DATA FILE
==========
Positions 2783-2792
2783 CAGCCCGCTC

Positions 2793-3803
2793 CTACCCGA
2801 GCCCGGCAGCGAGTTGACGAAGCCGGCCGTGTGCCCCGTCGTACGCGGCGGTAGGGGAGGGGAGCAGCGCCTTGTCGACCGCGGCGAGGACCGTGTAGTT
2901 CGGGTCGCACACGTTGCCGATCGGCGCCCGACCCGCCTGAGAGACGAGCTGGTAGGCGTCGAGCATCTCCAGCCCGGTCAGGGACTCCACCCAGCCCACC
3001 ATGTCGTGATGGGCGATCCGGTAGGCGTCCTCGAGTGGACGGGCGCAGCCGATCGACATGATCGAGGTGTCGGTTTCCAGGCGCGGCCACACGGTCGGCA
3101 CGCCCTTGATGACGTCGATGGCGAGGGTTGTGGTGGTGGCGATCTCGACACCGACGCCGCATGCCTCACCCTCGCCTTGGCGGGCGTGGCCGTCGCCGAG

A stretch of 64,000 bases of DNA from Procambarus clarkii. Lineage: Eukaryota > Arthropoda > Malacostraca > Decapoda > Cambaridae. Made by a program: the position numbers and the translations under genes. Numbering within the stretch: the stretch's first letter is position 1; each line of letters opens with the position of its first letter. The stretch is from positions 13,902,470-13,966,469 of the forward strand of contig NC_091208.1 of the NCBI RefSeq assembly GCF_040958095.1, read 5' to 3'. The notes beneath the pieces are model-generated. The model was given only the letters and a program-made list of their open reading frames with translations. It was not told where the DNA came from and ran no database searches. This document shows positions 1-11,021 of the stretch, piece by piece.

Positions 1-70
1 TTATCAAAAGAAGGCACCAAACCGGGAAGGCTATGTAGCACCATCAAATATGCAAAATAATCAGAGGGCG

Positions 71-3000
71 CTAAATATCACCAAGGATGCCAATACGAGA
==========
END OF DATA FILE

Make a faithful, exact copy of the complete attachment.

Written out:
Positions 2783-2792
2783 CAGCCCGCTC

Positions 2793-3803
2793 CTACCCGA
2801 GCCCGGCAGCGAGTTGACGAAGCCGGCCGTGTGCCCCGTCGTACGCGGCGGTAGGGGAGGGGAGCAGCGCCTTGTCGACCGCGGCGAGGACCGTGTAGTT
2901 CGGGTCGCACACGTTGCCGATCGGCGCCCGACCCGCCTGAGAGACGAGCTGGTAGGCGTCGAGCATCTCCAGCCCGGTCAGGGACTCCACCCAGCCCACC
3001 ATGTCGTGATGGGCGATCCGGTAGGCGTCCTCGAGTGGACGGGCGCAGCCGATCGACATGATCGAGGTGTCGGTTTCCAGGCGCGGCCACACGGTCGGCA
3101 CGCCCTTGATGACGTCGATGGCGAGGGTTGTGGTGGTGGCGATCTCGACACCGACGCCGCATGCCTCACCCTCGCCTTGGCGGGCGTGGCCGTCGCCGAG

A stretch of 64,000 bases of DNA from Procambarus clarkii. Lineage: Eukaryota > Arthropoda > Malacostraca > Decapoda > Cambaridae. Made by a program: the position numbers and the translations under genes. Numbering within the stretch: the stretch's first letter is position 1; each line of letters opens with the position of its first letter. The stretch is from positions 13,902,470-13,966,469 of the forward strand of contig NC_091208.1 of the NCBI RefSeq assembly GCF_040958095.1, read 5' to 3'. The notes beneath the pieces are model-generated. The model was given only the letters and a program-made list of their open reading frames with translations. It was not told where the DNA came from and ran no database searches. This document shows positions 1-11,021 of the stretch, piece by piece.

Positions 1-70
1 TTATCAAAAGAAGGCACCAAACCGGGAAGGCTATGTAGCACCATCAAATATGCAAAATAATCAGAGGGCG

Positions 71-3000
71 CTAAATATCACCAAGGATGCCAATACGAGA